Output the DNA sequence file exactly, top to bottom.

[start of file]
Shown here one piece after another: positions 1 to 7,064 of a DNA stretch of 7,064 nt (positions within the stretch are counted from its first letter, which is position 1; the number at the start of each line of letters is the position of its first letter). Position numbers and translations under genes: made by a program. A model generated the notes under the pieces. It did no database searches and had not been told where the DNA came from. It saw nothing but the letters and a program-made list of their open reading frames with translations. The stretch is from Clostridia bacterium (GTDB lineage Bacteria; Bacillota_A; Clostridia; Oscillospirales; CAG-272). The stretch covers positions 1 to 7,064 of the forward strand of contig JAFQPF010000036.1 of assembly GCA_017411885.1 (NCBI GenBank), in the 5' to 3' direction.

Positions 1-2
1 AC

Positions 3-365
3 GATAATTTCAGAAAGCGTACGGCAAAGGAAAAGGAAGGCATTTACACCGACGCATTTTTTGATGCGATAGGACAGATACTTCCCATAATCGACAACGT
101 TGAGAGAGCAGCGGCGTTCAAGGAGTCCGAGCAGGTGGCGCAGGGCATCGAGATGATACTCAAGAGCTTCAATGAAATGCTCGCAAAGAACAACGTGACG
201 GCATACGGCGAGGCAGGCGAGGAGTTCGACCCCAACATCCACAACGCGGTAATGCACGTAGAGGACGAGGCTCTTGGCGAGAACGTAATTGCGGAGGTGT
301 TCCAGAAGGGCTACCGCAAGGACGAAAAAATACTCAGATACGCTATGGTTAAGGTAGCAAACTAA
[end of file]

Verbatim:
Shown here one piece after another: positions 1 to 7,064 of a DNA stretch of 7,064 nt (positions within the stretch are counted from its first letter, which is position 1; the number at the start of each line of letters is the position of its first letter). Position numbers and translations under genes: made by a program. A model generated the notes under the pieces. It did no database searches and had not been told where the DNA came from. It saw nothing but the letters and a program-made list of their open reading frames with translations. The stretch is from Clostridia bacterium (GTDB lineage Bacteria; Bacillota_A; Clostridia; Oscillospirales; CAG-272). The stretch covers positions 1 to 7,064 of the forward strand of contig JAFQPF010000036.1 of assembly GCA_017411885.1 (NCBI GenBank), in the 5' to 3' direction.

Positions 1-2
1 AC

Positions 3-365
3 GATAATTTCAGAAAGCGTACGGCAAAGGAAAAGGAAGGCATTTACACCGACGCATTTTTTGATGCGATAGGACAGATACTTCCCATAATCGACAACGT
101 TGAGAGAGCAGCGGCGTTCAAGGAGTCCGAGCAGGTGGCGCAGGGCATCGAGATGATACTCAAGAGCTTCAATGAAATGCTCGCAAAGAACAACGTGACG
201 GCATACGGCGAGGCAGGCGAGGAGTTCGACCCCAACATCCACAACGCGGTAATGCACGTAGAGGACGAGGCTCTTGGCGAGAACGTAATTGCGGAGGTGT
301 TCCAGAAGGGCTACCGCAAGGACGAAAAAATACTCAGATACGCTATGGTTAAGGTAGCAAACTAA